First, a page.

Exercises that will Undo the Damage of Sitting
Oh yes, your white-collar job really is killing you – slowly but surely! All those hours sitting slouched in front your computer isn’t doing your health any favors. Granted the use of the ergonomic office chair has reduced the damage, but there are still significant risks to your health and well-being, but you are not always sitting in your office chair, are you? You are sitting while watching TV or driving your car, and the more time you spend off your feet, the more chance you have of developing chronic conditions such as obesity, heart disease, and diabetes. Thankfully, there are exercises and workout that can help offset the risks to health associated with sedentary behavior.
Common Problems Caused by Prolonged Sitting Sessions
You are at risk from the following if you spend too long sitting.
- Weak glutes and legs: Lose or use. Your lower body some powerful muscles, but sitting all day means they get no less exercise than they need. Muscle atrophy, or weakening muscles, is going to destabilize your body overall limit your mobility and increase your risk of injury.
- Tight hip flexors: Dead butt syndrome or gluteal amnesia occurs when the hip joints and fixtures become tight through lack of use. Movement becomes difficult for the gluteal muscles cannot perform activate in the right way.
- Obesity: Your weight will become an issue exposing you to all sorts of chronic conditions associated with carrying too much weight. Lipoprotein lipase, an enzyme your body uses to process fat, struggles to break it down and remove it as waste, instead it is converted to sugars and fats and stored. Studies show men spend more time sitting than considered healthy and gaining weight around the abdomen, which can lead to metabolic syndrome, a cluster of conditions that includes high blood pressure and abnormal cholesterol levels.
- Backache: Your back aches when you use the wrong posture for several hours daily. The prolonged sitting and shortening of your hip flexors pull your back muscles the wrong way. Not using ergonomic chairs if you must sit would further increase the risk of compression on the discs that can also cause premature degeneration and chronic pain. So use one, they are designed to encourage a good siting posture.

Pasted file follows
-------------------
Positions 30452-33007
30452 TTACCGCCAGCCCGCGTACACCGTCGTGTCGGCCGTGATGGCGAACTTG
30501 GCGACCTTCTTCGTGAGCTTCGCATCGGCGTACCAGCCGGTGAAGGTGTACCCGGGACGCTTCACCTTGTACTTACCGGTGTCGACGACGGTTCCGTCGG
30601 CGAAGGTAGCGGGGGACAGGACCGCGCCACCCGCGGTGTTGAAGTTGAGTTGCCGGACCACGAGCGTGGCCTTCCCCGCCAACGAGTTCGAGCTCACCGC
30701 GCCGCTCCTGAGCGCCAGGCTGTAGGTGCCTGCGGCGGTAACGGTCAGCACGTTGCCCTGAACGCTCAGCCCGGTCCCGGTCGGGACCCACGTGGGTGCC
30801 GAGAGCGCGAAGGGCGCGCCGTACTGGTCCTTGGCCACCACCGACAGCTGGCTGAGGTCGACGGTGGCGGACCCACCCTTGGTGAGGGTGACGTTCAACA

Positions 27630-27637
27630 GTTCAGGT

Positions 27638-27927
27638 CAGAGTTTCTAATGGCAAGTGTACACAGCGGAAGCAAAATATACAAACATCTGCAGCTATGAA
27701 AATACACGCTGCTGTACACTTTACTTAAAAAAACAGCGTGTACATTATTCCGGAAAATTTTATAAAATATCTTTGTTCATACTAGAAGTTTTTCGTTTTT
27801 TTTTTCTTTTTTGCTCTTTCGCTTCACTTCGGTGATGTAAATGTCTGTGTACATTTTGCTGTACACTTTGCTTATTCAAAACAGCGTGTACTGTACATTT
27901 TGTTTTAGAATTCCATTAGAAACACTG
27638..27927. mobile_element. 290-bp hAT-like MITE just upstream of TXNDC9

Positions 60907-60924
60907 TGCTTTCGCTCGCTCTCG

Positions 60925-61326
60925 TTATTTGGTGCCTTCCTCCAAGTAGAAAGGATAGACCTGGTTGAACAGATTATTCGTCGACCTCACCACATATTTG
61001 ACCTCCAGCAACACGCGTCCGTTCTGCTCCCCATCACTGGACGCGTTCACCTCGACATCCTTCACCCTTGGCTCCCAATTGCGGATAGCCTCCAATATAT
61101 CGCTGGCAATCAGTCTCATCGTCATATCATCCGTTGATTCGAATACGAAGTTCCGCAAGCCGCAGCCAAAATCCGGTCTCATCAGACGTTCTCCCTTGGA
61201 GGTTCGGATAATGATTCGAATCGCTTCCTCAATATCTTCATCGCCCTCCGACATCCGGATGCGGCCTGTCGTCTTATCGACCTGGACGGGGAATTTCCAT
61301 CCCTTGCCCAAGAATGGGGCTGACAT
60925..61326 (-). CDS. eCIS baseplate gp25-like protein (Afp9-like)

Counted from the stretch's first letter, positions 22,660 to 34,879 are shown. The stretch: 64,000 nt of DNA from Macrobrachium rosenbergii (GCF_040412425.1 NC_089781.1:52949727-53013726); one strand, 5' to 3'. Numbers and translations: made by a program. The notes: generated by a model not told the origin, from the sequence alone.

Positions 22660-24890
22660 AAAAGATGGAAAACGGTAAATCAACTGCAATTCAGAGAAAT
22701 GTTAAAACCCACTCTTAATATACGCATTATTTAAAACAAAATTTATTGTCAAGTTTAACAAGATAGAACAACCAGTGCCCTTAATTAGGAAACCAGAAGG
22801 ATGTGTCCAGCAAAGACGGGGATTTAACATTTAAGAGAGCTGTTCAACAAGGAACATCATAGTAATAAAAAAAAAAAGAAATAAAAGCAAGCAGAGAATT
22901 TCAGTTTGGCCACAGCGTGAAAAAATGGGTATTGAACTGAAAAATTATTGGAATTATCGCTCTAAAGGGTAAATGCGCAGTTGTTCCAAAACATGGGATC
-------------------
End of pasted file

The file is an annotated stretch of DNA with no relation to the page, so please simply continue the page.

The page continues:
- Depression and Anxiety: It may be a lesser known effect of sitting, but many studies have confirmed that people who sit the most are at an increased risk of anxiety and depression. Their bodies do not release enough ‘feel-good’ hormones, such as endorphins and dopamine.
Sitting for long hours can lead to problems such as varicose veins, stiff shoulders and neck, deep vein thrombosis, heart disease, and more. To avoid all these damaging effects of prolonged sitting, you need to seriously consider making changes to your lifestyle. Try using a standing desk and start to enjoy the benefits of being upright and on the move as you work. Be sure to combine this with a cool standing desk mat as well. Before you do, here are a few exercises to consider helping you get active at your desk.
It is a simple yet highly effective way of loosening up your hamstrings, hips, and glutes.
- Stand in an upright position and hold something for balance.
- Now, begin with forward swings first. You should swing your right leg as high and as far back as you can. Go for 20 reps, then switch legs.
- Next, move your legs from side to side. Hold on to something for balance, extend your right leg out, and swing from left to right. Take it as high as you can.
- Go for 20 swings per leg.
You know the catcher’s stance in baseball, don’t you? The Grok Squat is something similar and is hugely beneficial for your back and hips if they have got tight from all that sitting. Stand in an upright position with your feet shoulder-width apart. Slowly bend your knees and squat down but stop when your butt is about to touch your ankles.
- With your heels placed firmly on the ground and your back perfectly straight, maintain that squatted position for 30 seconds. Feel the stretch in your quads, hamstrings, lower back, Achilles tendons, and groin.
- Slowly return to the starting position. Perform these squats whenever you can; a few short sessions incorporated into your daily routine will go a long way in undoing the damage of sitting.